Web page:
The Obstacle Is the Way
The Timeless Art of Turning Trials into Triumph
About This Book
We are stuck, stymied, frustrated. But it needn’t be this way. There is a formula for success that’s been followed by the icons of history—from John D. Rockefeller to Amelia Earhart to Ulysses S. Grant to Steve Jobs—a formula that showed them how to turn obstacles into opportunities. Faced with impossible situations, they produced the astounding triumphs we all seek.
These men and women were not exceptionally brilliant, lucky, or gifted. Their success came from timeless philosophical principles laid down by a Roman emperor who struggled to articulate a method for excellence in any and all situations.
This book reveals that formula in a new way—and shows us how we can turn our own adversity into advantage.
Overcoming obstacles is a discipline of three critical steps.
It begins with how we look at our specific problems, our attitude or approach; then the energy and creativity with which we actively break them down and turn them into opportunities; finally, the cultivation and maintenance of an inner will that allows us to handle defeat and difficulty.
It’s three interdependent, interconnected, and fluidly contingent disciplines: Perception, Action, and the Will.
Contents of This Book
Part 1. PERCEPTION
WHAT IS PERCEPTION? It’s how we see and understand what occurs around us–and what we decide those events will mean. Our perceptions can be a source of strength or of great weakness. If we are emotional, subjective and shortsighted, we only add to our troubles. To prevent becoming overwhelmed by the world around us, we must, as the ancients practiced, learn how to limit our passions and their control over our lives. It takes skill and discipline to bat away the pests of bad perceptions, to separate reliable signals from deceptive ones, to filter out prejudice, expectation, and fear. But it’s worth it, for what’s left is truth. While others are excited or afraid, we will remain calm and imperturbable. We will see things simply and straightforwardly, as they truly are–neither good nor bad. This will be an incredible advantage for us in the fight against obstacles.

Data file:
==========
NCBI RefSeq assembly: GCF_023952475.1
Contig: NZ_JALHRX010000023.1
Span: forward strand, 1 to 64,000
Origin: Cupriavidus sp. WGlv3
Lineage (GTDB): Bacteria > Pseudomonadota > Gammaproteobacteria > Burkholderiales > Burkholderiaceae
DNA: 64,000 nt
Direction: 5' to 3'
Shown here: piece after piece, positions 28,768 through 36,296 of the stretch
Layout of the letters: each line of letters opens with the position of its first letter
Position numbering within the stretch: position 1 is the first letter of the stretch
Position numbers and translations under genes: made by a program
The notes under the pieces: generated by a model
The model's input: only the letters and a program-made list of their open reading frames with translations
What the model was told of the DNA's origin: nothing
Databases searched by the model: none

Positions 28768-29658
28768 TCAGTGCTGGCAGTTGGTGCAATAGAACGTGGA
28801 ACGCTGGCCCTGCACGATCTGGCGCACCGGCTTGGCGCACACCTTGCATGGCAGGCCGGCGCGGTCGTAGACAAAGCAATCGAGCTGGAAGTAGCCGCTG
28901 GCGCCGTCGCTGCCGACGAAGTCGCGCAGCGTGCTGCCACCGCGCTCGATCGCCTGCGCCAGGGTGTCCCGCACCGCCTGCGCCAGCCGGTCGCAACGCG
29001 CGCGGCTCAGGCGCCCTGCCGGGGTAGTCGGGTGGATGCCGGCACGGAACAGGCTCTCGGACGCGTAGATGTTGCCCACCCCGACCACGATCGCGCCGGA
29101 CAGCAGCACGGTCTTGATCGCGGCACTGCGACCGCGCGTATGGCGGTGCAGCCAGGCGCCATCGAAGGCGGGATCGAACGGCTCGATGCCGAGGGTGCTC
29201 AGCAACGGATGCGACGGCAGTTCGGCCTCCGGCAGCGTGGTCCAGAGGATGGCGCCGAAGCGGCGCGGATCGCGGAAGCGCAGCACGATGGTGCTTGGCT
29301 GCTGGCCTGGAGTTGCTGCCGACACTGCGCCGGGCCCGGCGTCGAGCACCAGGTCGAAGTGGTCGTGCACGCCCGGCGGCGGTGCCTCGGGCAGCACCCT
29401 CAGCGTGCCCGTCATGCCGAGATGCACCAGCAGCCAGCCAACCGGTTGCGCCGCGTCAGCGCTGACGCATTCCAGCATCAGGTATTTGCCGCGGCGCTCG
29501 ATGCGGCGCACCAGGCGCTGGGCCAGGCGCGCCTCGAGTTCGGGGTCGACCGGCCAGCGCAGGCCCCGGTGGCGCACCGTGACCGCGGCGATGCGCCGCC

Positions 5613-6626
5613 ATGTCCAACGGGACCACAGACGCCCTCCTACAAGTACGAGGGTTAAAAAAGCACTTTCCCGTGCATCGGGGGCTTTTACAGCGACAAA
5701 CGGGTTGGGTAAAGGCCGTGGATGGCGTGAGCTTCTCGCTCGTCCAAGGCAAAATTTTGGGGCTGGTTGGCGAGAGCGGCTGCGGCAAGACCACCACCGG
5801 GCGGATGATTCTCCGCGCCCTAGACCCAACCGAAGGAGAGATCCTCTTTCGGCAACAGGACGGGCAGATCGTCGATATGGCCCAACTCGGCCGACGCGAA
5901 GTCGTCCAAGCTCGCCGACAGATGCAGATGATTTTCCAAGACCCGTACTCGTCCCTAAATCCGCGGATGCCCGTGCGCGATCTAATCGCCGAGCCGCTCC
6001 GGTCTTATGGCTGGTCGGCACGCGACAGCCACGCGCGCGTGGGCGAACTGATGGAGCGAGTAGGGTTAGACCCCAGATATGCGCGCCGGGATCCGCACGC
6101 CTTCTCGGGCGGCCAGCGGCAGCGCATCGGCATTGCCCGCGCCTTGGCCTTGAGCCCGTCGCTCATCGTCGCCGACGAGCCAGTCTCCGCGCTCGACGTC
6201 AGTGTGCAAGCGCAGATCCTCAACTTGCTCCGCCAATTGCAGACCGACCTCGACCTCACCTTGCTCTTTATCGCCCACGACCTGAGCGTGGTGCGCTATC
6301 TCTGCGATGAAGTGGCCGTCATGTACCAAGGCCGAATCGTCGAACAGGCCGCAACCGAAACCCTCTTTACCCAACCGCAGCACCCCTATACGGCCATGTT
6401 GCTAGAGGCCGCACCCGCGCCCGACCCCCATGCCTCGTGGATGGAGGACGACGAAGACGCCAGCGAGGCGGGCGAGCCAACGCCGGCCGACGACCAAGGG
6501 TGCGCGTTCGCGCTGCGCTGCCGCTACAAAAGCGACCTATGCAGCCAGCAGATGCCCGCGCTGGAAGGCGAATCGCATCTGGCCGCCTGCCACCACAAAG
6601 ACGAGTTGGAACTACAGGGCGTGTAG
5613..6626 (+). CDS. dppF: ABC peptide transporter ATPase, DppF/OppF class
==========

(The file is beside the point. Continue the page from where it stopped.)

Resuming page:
- The Discipline Of Perception [here]
- Recognize Your Power [here]
- Steady Your Nerves [here]
- Control Your Emotions [here]
- Practice Objectivity [here]
- Alter Your Perspective [here]
- Is It Up To You? [here]
- Live In The Present Moment [here]
- Think Differently [here]
- Finding The Opportunity [here]
- Prepare To Act [here]
Part 2. ACTION
WHAT IS ACTION? Action is commonplace, right action is not. As a discipline, it’s not any kind of action that will do, but directed action. Everything must be done in the service of the whole. Step by step, action by action, we’ll dismantle the obstacles in front of us. With persistence and flexibility, we’ll act in the best interest of our goals. Action requires courage, not brashness–creative application and not brute force. Our movements and decisions define us: We must be sure to act with deliberation, boldness, and persistence. Those are the attributes of right and effective action. Nothing else–not thinking or evasion or aid from others. Action is the solution and the cure to our predicaments.
- The Discipline Of Action [here]
- Get Moving [here]
- Practice Persistence [here]
- Iterate [here]
- Follow The Process [here]
- Do Your Job, Do It Right [here]
- What’s Right Is What Works [here]
- In Praise Of The Flank Attack [here]
- Use Obstacles Against Themselves [here]
- Channel Your Energy [here]
- Seize The Offensive [here]
- Prepare For None Of It To Work [here]
Part 3. WILL
WHAT IS WILL? Will is our internal power, which can never be affected by the outside world. It is our final trump card. If action is what we do when we still have some agency over our situation, the will is what we depend on when agency has all but disappeared. Placed in some situation that seems unchangeable and undeniably negative, we can turn it into a learning experience, a humbling experience, a chance to provide comfort to others. That’s will power. But that needs to be cultivated. We must prepare for adversity and turmoil, we must learn the art of acquiescence and practice cheerfulness even in dark times. Too often people think that will is how bad we want something. In actuality, the will has a lot more to do with surrender than with strength. Try “God willing” over “the will to win” or “willing it into existence,” for even those attributes can be broken. True will is quiet humility, resilience, and flexibility; the other kind of will is weakness disguised by bluster and ambition. See which lasts longer under the hardest of obstacles.